Objective: Confirm the Psychological Injury Risk Indicator (PIRI) scale capacity to facilitate routine assessment of psychological health of workers in high-stress environments.
Method: A cross-sectional study compared the PIRI scale scores with two experienced clinical psychologists' assessment of defined psychological injury in 93 participants. A second, longitudinal, study assessed PIRI predictive capacity for emotional exhaustion, physical health, and work engagement in 420 participants over 14 months.
Results: The PIRI scale was shown to (a) determine the degree of psychological injury in participants with high correspondence to a specialist clinical interview; and (b) predict future emotional exhaustion, physical health, and work engagement to a significantly better degree than the 12-item General Health Questionnaire and Kessler-10 measures.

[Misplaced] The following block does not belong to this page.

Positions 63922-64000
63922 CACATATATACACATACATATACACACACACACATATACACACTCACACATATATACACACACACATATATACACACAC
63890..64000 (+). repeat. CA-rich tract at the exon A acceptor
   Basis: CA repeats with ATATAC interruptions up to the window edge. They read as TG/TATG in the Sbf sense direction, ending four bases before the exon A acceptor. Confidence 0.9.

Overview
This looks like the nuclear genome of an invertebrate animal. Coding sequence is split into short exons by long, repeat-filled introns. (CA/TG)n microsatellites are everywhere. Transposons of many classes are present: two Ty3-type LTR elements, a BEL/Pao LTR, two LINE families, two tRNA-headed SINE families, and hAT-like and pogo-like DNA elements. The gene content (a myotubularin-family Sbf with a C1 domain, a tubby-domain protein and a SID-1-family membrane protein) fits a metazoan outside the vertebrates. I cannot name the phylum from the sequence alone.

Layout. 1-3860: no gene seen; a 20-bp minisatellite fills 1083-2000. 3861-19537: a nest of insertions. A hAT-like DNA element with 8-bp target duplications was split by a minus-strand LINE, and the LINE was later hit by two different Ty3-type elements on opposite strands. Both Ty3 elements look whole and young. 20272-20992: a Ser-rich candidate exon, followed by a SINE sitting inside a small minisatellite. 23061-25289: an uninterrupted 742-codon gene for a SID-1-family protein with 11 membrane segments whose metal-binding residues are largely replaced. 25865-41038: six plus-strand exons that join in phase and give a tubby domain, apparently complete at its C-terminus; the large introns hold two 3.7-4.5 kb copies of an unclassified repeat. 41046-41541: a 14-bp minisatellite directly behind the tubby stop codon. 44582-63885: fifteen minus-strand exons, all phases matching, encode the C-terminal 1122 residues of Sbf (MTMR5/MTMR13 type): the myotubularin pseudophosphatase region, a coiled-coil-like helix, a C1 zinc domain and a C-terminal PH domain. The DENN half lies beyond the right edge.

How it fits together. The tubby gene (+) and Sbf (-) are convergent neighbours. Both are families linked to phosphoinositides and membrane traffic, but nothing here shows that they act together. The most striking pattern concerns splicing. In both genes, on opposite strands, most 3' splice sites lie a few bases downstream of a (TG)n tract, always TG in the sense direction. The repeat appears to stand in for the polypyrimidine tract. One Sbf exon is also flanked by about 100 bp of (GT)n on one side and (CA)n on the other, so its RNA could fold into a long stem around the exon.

Conclusions: The PIRI scale shows a valuable capacity to provide accurate routine psychological health assessment for at-risk workers in high-strain work environments.